Youth philanthropy has yet to be astutely defined. There will never be a clear answer on how to cultivate a life-long giver. What we do believe holds true is that if you invite children to explore the world of giving early and often, you will be inspired to see their intrinsic nature to care for others. For us, our invitation to giving for next generation family members developed through reading.
Several years ago, The Moniker Foundation developed Feed the Piggy—essentially a philanthropic savings program for our youngest family members. At age six, our littles were gifted a Moniker piggy bank along with a book we wrote about saving, growing, and giving. Each child explored the world of giving back with “superheroes” Levi and Sammy. In the book, Levi and Sammy learn what it means to give through treasures (money, in this case). The program felt like the icing on the cake and we were proud. Yet, what we did not know was our journey had just begun.
Year one of the program started with my seven-year-old nephew, Wyatt. We cozied up on the floor and began to read and explore the concept of treasures. After turning the last page, we could see Wyatt taking it all in—not knowing if he had grasped everything. Without much delay, Wyatt softly said he wanted to give to kids who did not have a home. Weeks later, Wyatt toured a homeless youth organization. To this day, he still attempts to identify homeless youth that might be living on the streets.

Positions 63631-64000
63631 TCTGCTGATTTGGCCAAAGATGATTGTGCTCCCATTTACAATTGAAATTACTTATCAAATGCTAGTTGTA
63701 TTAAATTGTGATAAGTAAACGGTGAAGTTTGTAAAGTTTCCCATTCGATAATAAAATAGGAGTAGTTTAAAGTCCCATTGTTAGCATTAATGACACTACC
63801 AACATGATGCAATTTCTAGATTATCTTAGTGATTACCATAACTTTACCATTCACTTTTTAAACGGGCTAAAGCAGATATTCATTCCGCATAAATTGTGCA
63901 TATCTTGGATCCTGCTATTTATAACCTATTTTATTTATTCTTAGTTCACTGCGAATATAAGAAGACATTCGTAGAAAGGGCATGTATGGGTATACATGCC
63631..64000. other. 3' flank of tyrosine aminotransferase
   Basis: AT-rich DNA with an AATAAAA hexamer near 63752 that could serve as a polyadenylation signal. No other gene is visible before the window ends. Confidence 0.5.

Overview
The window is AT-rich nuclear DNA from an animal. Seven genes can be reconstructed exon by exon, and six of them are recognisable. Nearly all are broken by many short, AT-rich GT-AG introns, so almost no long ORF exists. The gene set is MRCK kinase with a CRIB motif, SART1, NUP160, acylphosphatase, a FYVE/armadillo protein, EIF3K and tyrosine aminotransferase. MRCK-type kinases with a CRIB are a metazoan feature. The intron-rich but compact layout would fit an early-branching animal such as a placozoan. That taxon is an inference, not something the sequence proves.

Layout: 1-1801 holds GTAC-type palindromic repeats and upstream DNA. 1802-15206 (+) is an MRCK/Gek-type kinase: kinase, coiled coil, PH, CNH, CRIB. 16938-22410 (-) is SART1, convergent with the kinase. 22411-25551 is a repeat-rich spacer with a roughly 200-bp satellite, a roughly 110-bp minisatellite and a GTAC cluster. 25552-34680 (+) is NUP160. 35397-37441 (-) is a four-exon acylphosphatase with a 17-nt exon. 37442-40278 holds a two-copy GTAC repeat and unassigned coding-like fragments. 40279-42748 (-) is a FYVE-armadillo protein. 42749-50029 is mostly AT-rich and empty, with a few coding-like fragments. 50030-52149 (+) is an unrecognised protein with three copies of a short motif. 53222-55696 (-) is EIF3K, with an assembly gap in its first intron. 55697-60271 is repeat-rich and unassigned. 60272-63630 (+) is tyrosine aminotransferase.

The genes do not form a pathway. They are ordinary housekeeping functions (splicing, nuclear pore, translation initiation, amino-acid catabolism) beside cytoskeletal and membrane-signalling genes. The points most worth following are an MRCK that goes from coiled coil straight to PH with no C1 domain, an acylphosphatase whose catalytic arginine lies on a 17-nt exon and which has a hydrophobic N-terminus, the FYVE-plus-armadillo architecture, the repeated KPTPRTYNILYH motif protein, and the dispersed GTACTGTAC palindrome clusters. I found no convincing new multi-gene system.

While the above struck us as a success, it was year two with Wyatt that really made us look inward at our process.
Read the full article about inspiring youth philanthropy by Katy Rees at the National Center for Family Philanthropy.
Family Philanthropy is a complex topic, and others found these selections from the Impact Giving archive from Giving Compass to be good resources.
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Family Philanthropy is an important topic. Other members found these Giving Funds, Charitable Organizations and Projects aggregated by Giving Compass to be relevant to individuals with a passion for Family Philanthropy.